The Ceasefire Agreement

  • Home >
  • Korean War >
  • The Ceasefire Agreement

Ceasefire Talks and the Repetition of Battles

The ceasefire talks began on July 10, 1951 and continued until the ceasefire agreement was signed on July 27, 1953.
The UN and North Korean forces took on fierce battles even while they were in negotiations for ceasefire.
The UN forces carried out military operations as a way to break out of unresolved issues in the process of the ceasefire talks and to force the communists to accept the conditions of ceasefire.
Meanwhile, the communist forces took on the battles in a bid to gain control over the ceasefire talks by displaying their military power.
As the two sides changed their policies and decided to resolve the issues through dialogue, they came to discuss ceasefire.
However, the ceasefire talks broke off several times due to the conflict of interest between the two sides.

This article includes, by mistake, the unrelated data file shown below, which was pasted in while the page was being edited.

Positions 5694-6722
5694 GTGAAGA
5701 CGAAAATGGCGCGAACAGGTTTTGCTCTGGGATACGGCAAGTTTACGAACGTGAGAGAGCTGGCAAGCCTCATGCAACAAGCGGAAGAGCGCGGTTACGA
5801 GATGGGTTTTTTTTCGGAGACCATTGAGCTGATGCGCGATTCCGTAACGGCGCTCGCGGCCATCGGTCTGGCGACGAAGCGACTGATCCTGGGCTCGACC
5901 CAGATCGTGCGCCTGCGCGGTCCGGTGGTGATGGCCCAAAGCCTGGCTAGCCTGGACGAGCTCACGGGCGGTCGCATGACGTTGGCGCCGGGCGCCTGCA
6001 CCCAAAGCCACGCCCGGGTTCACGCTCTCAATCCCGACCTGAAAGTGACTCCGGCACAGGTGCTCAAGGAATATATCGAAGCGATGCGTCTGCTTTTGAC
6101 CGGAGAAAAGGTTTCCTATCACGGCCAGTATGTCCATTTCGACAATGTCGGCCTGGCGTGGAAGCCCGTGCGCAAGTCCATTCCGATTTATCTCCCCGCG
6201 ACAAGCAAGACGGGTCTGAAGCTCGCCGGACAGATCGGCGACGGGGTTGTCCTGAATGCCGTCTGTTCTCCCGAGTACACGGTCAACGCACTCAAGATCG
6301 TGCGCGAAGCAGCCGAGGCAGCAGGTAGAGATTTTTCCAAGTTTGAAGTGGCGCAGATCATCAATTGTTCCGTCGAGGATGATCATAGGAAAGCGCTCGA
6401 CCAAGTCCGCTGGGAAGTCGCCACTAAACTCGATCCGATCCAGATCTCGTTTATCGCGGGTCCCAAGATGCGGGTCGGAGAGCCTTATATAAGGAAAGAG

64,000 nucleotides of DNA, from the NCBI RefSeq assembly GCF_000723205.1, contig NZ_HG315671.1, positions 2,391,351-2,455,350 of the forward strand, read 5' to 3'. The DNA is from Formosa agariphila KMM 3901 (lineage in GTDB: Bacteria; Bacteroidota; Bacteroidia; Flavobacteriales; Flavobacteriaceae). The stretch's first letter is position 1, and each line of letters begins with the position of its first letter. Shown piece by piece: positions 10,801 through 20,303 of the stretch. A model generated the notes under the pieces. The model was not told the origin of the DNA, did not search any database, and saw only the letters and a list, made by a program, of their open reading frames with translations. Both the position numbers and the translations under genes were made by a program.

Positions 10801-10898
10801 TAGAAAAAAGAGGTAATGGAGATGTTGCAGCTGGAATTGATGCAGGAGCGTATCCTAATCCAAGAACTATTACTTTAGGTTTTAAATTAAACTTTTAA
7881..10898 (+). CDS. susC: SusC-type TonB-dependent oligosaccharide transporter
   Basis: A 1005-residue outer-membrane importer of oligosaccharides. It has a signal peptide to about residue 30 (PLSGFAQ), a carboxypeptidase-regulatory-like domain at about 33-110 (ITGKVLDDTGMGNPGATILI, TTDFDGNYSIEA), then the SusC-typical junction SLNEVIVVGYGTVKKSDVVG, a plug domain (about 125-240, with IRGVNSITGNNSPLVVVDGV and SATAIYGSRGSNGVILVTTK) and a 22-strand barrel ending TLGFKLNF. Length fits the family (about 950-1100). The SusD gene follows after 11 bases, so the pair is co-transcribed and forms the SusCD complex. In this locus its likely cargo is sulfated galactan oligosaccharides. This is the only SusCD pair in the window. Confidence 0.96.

The Final Attack of Chinese Forces

The communist forces carried out an intensive attack with a large number of troops at night of July 13 to cause a serious damage to the South Korean forces and fight against the South Korean government's claim for the advance northward and its opposition to ceasefire.
The South Korean forces stood on the defensive as the Chinese forces carried out the human wave attack.
However, they continued the counteroffensive and regained about a half of the region they lost during the battle.

The Conclusion of Ceasefire Agreement

President Lee Seung-man decided not to sign on the ceasefire agreement as he planned to hold the United Nations accountable for the situation after the ceasefire.
On July 27, 1953, representatives of the UN forces and the communist forces signed the ceasefire agreement.
The ceasefire talks were the longest ever in the world history.
Over the course of the ceasefire talks, the two sides held 765 rounds of meetings and finally concluded the agreement two years after the beginning of the talks.
However, the ceasefire agreement only brought hostile actions to a halt, which means that the war was on a halt, but technically was not over.
Therefore, since the ceasefire agreement in 1953, the Ceasefire Commission, which was established according to the agreement, has monitored whether or not the parties concerned observe the ceasefire agreement.